A traditional town with little tiny passages, streets and shops. The whole thing mimicked what a traditional town actually is. It struck me then that in a strange way we operate like bees making a hive and ants making a nest or whatever. The universal pattern is within us. I think that if you look at the way we’ve developed our approach over the last hundred years, we have gone against that intuitive process. So when my Foundation goes around with all these Enquiry by Designs we do actually find that if you provide people with an alternative prospect, actually they are voting with their feet for something that reminds them of what intuitively they feel to make comfortable in a living environment and before you realise it they have actually created a more traditional type of community. People I feel also want to see a sense of identity. They want to know that they’re in Warwickshire or India or in the Middle East. They don’t necessarily always want a monocultural approach where you could be anywhere in the world in, very often, buildings that aren’t suited to the climatic conditions or aren’t using the kind of materials that might be closer to hand and more renewable.

It seems to me that in the way in which we are destroying Nature’s ecosystems as we speak whether they are marine ecosystems, which are under huge threat, or terrestrial ecosystems, we are doing the same thing to our own and if we think more carefully about these issues then I feel we need to insure the maintenance and enhancement of natural ecosystems and put them at the heart of our approach to economics. Without the resilience and durability of those natural ecosystems we simply cannot have our own economic system at the end of the day, because we rely absolutely fundamentally on the function of those ecosystems. So resilience is crucial. That is why I refer to Natural Capital because you cannot have Capitalism without Nature’s Capital. At the moment we’re drawing the capital out and not living on the income. I think the same thing is true in terms of Community Capital. We have huge challenges unless we think about Community Capital, how to enhance it, how to make it resilient and how to form the kind of surroundings that will help that resilience in the future.

Billions of people as you know are living in urban areas. Many of them around the world in dysfunctional, unmanageable, increasingly degraded environments that are unplanned. I go around the world a lot and you cannot believe how many of these places are just built by people who have given it no planning and no thought. That is terrifying. They’re actually thinking of building a ribbon development corridor between Delhi and Mumbai without any planning.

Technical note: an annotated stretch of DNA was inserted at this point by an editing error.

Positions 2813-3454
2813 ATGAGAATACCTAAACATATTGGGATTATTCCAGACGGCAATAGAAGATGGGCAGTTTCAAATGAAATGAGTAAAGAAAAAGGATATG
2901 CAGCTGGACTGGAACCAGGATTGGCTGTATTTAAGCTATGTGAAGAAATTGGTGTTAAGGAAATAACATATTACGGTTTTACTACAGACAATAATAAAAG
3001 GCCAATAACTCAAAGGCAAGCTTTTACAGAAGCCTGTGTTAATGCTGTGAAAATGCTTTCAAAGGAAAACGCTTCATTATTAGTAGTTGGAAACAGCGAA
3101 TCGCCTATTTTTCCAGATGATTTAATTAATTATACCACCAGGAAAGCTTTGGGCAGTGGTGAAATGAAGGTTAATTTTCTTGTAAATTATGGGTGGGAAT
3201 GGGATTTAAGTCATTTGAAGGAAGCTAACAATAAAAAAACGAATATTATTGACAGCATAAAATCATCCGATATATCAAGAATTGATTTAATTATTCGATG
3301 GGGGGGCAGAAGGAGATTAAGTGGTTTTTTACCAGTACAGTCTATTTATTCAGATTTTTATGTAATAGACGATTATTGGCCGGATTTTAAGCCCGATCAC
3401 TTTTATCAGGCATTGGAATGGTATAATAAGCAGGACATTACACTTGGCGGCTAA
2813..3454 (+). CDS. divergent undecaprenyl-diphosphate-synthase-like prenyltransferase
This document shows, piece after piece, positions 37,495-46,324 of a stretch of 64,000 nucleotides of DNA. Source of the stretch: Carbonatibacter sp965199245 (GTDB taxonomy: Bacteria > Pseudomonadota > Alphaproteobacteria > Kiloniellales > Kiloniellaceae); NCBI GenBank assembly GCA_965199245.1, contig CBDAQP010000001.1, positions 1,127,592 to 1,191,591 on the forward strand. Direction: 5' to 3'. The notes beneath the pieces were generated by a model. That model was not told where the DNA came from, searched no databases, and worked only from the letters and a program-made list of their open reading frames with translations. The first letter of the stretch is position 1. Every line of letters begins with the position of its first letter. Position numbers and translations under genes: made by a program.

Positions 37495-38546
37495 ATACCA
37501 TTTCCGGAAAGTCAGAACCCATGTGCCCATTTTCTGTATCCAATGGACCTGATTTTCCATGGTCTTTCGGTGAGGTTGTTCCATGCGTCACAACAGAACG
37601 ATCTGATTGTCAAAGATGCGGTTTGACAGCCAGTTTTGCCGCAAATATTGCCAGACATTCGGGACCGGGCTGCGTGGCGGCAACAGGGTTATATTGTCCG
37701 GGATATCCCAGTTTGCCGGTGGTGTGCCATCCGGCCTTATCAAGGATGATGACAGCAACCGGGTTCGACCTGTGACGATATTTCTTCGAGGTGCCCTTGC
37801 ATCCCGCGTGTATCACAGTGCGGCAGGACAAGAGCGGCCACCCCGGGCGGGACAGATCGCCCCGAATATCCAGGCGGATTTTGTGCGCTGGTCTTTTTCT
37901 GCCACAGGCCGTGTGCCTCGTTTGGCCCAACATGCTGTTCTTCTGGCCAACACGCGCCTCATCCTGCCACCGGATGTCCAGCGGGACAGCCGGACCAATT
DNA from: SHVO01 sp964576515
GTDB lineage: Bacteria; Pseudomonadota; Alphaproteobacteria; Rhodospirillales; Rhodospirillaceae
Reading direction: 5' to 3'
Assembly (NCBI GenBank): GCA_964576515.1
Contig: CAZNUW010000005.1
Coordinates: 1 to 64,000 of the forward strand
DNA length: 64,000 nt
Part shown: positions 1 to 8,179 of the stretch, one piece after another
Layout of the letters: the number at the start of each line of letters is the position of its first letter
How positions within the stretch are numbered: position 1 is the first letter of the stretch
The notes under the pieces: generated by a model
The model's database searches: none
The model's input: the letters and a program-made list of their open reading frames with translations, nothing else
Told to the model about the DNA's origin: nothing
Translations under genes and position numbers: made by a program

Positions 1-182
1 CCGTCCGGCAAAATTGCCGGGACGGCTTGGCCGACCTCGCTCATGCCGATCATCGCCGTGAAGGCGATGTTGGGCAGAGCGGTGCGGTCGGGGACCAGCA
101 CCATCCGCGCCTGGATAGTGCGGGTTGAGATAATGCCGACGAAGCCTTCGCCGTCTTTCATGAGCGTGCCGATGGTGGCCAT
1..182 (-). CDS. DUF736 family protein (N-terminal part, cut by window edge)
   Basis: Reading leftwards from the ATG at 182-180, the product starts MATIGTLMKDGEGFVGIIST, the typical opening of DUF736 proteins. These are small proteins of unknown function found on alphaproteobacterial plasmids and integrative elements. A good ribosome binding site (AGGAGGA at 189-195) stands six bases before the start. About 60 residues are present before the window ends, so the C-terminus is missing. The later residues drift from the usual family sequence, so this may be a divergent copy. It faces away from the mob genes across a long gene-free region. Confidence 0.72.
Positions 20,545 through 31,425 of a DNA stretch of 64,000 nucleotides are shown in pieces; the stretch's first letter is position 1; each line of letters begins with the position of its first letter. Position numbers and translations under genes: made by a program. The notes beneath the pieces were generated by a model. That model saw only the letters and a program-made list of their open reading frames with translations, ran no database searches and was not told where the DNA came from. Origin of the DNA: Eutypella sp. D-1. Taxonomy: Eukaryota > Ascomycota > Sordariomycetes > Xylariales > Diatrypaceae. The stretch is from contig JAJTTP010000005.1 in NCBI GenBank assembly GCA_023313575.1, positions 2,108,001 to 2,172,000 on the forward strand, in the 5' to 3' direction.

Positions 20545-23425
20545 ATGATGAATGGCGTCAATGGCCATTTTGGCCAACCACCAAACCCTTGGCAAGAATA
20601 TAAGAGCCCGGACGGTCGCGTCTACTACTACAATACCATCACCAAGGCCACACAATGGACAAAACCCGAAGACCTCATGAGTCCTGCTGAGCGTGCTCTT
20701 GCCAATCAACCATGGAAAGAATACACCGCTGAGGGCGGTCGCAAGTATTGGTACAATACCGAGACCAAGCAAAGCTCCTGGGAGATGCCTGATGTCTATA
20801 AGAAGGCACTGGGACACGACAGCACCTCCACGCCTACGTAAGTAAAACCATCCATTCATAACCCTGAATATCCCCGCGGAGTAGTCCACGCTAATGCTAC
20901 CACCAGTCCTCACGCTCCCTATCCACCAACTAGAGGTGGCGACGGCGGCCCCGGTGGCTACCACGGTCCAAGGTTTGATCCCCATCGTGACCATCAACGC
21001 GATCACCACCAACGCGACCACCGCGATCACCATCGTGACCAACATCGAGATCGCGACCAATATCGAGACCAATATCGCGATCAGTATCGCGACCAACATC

So all I’m saying is unless we try and encourage people to see that these issues are of enormous importance because communities are actually at the heart of everything, not huge monocultural masses where nobody has any real identity or sense of belonging. So it seems to me we have to give that sense of belonging. Equally, to me, the approach the Foundation is adopting through Community Capital, which looks towards enhancing and adding value to the social, environmental and financial aspect of any development is again crucial because it actually starts to look at the natural ecosystem and the environment at the very start. It thinks about how you will manage that stream or that river if it floods. Some may call it sustainable urban drainage, which again is a feature of which I’m very proud the Foundation manages to propose. It doesn’t go in and just cut all the trees down.

In Scotland, a place I know very well, they suddenly cut all the birch trees down in this small town in a particular area and it just has been left abandoned. So they’ve gone in, cut all the trees down, run out of money for the development and gone away. But why cut all the trees down? Why not look, for a start, at the way in which that particular place is relating to the rest of the place? Why not sit down with local people? This is why again the approach we’ve been trying to pursue by sitting down with local people is so important. I keep saying that local people frequently have the wisdom and the knowledge about their area that is never brought out. So when you go through the process of these EBDs, extensive as they may be, you are actually attaining that vital piece of knowledge without which you’ll make a mess probably. So that sense of local understanding is crucial.

I imagine some think our approach is too expensive. At the end of the day, there’ll be all sorts of people who will appear now because of the way things are changing who will claim to be doing exactly the same thing as my Foundation. So just beware because they’ll be trying to give you a cheapo version of what we’ve been trying to propose for the last twenty years to a chorus of abuse. So it is a difficult thing to do.

It’s been fun seeing things develop over the years. The numbers of rooms like this I’ve talked to. Endless people looking furiously at me and I think why am I doing this? Then you find one or two go away and start talking much to my amazement. It’s all the most furious that actually turn out to be the most interested. I think it’s true because listening now to people who’ve been through very sceptically probably at the start, have now been describing what a difference it’s made. I’m only doing this, not for my health, I can assure you, but actually because I would like to see greater resilience put into the system for the future and as I say to turn around this gigantic mad experiment into realigning ourselves with Nature in a way where we work in harmony with her and our own inner pattern because the two are intimately linked. Through that way I do believe we have a better chance of first of all not wrecking this small island for the future and for your grandchildren and mine and great grandchildren. We can enhance it and leave it behind in a way that does reflect where we come from but also where we’re going because the two are interlinked. We can’t have a future without the past. There has to be a sense of timelessness, a living tradition that helps to maintain that sense of identity and belonging. The same is true all around the rest of the world where I hope the Foundation can be of increasing assistance.

Ladies and Gentlemen, I hope today we’ve been of some use to you and given you some food for thought and I hope before I finally shuffle off this mortal coil I may catch a glimpse of one or two places that have been built as a result of these principles.

Thank you.